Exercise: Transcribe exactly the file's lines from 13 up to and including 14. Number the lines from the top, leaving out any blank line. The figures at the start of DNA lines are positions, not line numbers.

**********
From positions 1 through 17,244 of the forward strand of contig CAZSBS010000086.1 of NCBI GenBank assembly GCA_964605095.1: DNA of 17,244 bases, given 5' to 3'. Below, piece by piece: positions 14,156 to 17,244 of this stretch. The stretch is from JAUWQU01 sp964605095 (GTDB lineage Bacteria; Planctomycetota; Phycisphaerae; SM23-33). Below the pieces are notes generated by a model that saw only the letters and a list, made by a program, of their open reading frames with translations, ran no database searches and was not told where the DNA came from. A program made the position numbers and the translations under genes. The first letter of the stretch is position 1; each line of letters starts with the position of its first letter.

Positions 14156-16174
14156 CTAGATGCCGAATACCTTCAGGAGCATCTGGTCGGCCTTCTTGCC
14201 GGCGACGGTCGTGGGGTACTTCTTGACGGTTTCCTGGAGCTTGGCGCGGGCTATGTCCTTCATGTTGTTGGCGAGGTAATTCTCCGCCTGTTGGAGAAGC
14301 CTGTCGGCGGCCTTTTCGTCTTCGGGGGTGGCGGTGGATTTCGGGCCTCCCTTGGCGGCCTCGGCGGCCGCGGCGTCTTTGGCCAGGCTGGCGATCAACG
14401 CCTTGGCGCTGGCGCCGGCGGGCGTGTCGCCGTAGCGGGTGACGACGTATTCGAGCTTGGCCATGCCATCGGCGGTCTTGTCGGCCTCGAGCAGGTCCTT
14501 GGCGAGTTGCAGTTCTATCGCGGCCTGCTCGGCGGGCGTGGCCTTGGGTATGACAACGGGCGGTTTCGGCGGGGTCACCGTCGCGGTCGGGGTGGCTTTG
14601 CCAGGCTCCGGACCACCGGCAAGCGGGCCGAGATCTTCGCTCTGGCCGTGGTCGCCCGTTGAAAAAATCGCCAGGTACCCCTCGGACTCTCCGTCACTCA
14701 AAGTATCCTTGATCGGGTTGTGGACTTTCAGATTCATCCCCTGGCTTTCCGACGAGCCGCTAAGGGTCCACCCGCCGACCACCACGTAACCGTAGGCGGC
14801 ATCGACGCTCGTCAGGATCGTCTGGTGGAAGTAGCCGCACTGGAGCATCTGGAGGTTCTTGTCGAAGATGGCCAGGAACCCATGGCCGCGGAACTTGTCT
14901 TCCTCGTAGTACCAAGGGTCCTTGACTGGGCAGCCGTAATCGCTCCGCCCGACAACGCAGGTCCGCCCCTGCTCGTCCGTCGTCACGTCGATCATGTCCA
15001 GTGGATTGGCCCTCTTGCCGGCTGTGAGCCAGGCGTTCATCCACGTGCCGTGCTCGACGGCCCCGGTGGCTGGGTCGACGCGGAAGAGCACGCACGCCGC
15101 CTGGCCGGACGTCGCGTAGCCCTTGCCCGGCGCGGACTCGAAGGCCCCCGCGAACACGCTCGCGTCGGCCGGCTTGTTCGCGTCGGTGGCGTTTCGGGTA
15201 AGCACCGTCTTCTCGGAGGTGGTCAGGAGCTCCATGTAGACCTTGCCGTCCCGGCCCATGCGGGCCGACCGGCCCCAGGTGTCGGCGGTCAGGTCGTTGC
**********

15101 CTGGCCGGACGTCGCGTAGCCCTTGCCCGGCGCGGACTCGAAGGCCCCCGCGAACACGCTCGCGTCGGCCGGCTTGTTCGCGTCGGTGGCGTTTCGGGTA
15201 AGCACCGTCTTCTCGGAGGTGGTCAGGAGCTCCATGTAGACCTTGCCGTCCCGGCCCATGCGGGCCGACCGGCCCCAGGTGTCGGCGGTCAGGTCGTTGC